People on pilgrimage. There are Hindu shrines and temples all over the areas we've travelled apart from Ladakh. Some are huge, some are newly under construction, some are just small wayside buildings. Our drivers often stopped early in a journey to pray at a shrine for a safe journey - some really needed to!! We came across a couple of major pilgrimages, which are a feature of Hindu life. One was to Mt Kailash, a mountain trek. The other, much more popular, was to Ramdevra in remote western Rajasthan, to the shrine of Ramdev. He's popular with the poor and landless, apparently, because in his time he opposed caste distinctions. It's said he's worshipped by both Hindus and Moslems.
Along the road to the shrine, the pilgrims came in their thousands. They walked in groups in the hot dusty sunshine, often carrying large flags or pictures of Ramdev on his white horse. Along the road were hundreds of discarded cheap sandals, left by those who were going to walk the last few miles barefoot, though many were just barefoot anyway. At little junctions, makeshift camps were erected where the pilgrims rested, ate, sheltered from the sun or slept at night. The women were in typical colourful Rajasthani saris and heavy jewellery, the men in more ordinary dress. They all looked pleased to be there, excited at the break from normal routine. Many seem to have been days on the the pilgrimage and would need days to return home. We felt the scene, apart from the clothing, resembled a medieval European pilgrimage - a popular religious outing that was fun too.
Throughout tourist-trail India, you get "propositioned". "Come into my shop..just to look..feast your eyes.." Rickshaw wallahs ask "Where do you want to go..cheap price.." Mostly it's all good natured. We say politely in our well-mannered English way, "No thank you," smile and walk on. It was different in Agra.
Of course, Agra sees thousands of tourists, but most come in groups and individual tourists are a rarer breed than might be imagined. So the shopkeepers, traders, touts, hustlers and rickshaw wallahs descend. You begin to get annoyed at their insistence. How many ways can you say no until someone gives up? No, nein, non, nyet..nahi..even the attempt at Hindi doesn't work. You get attacked as soon as you leave the hotel. The rickshaw wallah you used yesterday demands to know where you're going today. The bangle seller, who's been spurned ten times already, tries once more and follows you up the street waving his bangles. You insist to three cycle rickshaw drivers that you are only walking. The internet cafe is actually in a carpet shop. When you've paid your 30rps to check emails, he's quite offended when you don't look at his carpets. At sights, "guides" proffer unwanted services. "You will learn much more, good sir." "No thank you, I just want to look, not listen." "Oh my god, you'll miss it all." Even in the mosque, you discover your "I am just working here, sir, and want no tip..." owns a gem shop he expects you to visit. His pained expression as you decline must take some considerable practice. As does the look on the rickshaw driver's face as you insist (7 times) that you do not want to go to the shop where he gets commission to take you.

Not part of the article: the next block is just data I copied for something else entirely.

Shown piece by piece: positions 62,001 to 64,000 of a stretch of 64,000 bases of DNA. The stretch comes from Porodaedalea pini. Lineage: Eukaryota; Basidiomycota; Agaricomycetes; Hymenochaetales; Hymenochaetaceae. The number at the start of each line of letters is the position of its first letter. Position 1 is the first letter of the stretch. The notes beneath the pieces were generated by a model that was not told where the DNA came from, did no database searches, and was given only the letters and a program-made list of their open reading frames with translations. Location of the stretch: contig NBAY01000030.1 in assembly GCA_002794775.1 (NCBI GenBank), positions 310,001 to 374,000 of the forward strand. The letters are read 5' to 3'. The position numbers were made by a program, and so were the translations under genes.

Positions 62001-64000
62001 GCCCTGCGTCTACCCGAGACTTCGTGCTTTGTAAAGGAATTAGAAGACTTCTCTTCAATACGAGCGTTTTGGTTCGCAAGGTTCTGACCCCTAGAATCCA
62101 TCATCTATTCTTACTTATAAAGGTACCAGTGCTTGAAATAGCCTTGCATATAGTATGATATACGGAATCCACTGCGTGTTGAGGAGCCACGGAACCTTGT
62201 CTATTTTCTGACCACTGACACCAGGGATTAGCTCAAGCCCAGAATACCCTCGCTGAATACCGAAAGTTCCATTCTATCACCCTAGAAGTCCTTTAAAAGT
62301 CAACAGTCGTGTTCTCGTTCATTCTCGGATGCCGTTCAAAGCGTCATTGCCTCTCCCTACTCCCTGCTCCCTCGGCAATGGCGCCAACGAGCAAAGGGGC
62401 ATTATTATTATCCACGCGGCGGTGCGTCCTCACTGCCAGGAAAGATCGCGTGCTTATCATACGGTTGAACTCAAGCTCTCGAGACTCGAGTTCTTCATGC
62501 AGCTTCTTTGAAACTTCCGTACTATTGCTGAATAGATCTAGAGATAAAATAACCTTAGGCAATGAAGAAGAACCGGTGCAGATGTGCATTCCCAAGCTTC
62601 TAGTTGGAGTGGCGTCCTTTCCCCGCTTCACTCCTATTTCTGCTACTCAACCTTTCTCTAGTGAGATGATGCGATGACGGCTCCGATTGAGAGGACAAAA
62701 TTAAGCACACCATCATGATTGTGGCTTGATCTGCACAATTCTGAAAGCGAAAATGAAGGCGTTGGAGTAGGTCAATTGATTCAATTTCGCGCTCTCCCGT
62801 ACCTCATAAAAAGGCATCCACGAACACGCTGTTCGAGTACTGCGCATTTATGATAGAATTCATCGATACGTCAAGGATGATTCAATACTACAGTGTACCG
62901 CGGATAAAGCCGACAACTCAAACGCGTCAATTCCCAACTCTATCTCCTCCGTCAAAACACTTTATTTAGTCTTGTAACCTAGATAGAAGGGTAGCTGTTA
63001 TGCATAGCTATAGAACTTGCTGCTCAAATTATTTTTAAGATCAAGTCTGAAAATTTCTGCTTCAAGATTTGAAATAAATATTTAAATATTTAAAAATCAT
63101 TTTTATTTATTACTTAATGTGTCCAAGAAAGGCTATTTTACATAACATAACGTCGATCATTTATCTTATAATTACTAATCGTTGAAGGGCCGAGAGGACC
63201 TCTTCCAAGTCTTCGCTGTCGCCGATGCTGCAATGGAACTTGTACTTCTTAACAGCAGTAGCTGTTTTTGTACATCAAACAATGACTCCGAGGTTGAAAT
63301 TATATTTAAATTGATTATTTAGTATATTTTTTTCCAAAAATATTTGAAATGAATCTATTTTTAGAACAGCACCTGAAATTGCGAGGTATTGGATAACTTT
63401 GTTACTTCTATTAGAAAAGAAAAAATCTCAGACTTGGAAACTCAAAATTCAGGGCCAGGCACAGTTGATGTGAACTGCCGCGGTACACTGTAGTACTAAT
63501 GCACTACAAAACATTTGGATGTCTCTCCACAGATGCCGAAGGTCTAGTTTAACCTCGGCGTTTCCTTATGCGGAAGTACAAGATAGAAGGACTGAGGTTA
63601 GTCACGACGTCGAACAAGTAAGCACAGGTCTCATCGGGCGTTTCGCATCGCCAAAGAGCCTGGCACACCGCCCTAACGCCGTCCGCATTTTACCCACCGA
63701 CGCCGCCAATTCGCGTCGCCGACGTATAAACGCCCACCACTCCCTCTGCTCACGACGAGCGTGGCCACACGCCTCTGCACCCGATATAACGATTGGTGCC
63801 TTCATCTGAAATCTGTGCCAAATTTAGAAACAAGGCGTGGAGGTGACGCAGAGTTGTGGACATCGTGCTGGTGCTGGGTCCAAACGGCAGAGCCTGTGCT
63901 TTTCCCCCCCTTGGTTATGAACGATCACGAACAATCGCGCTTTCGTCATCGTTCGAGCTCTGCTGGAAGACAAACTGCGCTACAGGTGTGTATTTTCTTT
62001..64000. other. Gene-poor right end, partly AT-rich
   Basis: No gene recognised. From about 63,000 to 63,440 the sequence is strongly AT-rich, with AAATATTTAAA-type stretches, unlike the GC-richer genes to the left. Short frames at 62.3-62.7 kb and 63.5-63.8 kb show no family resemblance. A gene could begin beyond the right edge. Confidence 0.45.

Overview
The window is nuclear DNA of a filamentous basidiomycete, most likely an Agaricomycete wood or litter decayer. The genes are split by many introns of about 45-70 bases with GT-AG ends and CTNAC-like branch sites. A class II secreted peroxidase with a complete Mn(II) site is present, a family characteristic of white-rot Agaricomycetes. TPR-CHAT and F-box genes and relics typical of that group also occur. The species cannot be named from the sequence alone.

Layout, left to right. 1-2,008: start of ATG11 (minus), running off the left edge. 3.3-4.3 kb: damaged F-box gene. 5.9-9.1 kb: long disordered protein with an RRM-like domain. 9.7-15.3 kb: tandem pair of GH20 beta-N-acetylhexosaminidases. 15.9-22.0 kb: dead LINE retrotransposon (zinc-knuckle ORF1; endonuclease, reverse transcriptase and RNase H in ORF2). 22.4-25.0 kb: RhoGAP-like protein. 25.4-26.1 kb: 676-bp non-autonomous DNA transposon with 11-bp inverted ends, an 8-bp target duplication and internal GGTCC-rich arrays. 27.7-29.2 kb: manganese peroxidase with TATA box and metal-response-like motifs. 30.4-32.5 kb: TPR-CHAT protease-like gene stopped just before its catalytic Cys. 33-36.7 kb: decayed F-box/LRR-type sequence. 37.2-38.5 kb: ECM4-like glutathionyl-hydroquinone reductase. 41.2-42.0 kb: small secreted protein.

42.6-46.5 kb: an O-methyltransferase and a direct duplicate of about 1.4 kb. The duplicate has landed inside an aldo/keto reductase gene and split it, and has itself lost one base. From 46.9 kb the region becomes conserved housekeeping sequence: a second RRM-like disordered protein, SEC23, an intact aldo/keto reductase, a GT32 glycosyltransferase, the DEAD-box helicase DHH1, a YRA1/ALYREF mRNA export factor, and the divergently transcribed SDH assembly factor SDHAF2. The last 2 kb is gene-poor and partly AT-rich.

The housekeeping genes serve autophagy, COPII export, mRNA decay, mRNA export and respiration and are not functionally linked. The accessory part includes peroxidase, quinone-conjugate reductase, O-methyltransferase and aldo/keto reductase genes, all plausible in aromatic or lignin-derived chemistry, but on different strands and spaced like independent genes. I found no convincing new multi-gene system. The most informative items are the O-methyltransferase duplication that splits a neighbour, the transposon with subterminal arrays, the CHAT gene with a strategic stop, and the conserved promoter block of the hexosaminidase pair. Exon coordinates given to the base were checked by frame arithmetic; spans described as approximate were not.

OK - in the end these guys are just trying to make a living, and in the grand scheme of life and good holidays, these are really small irritations. But can anyone tell me the best Hindi word for "No"?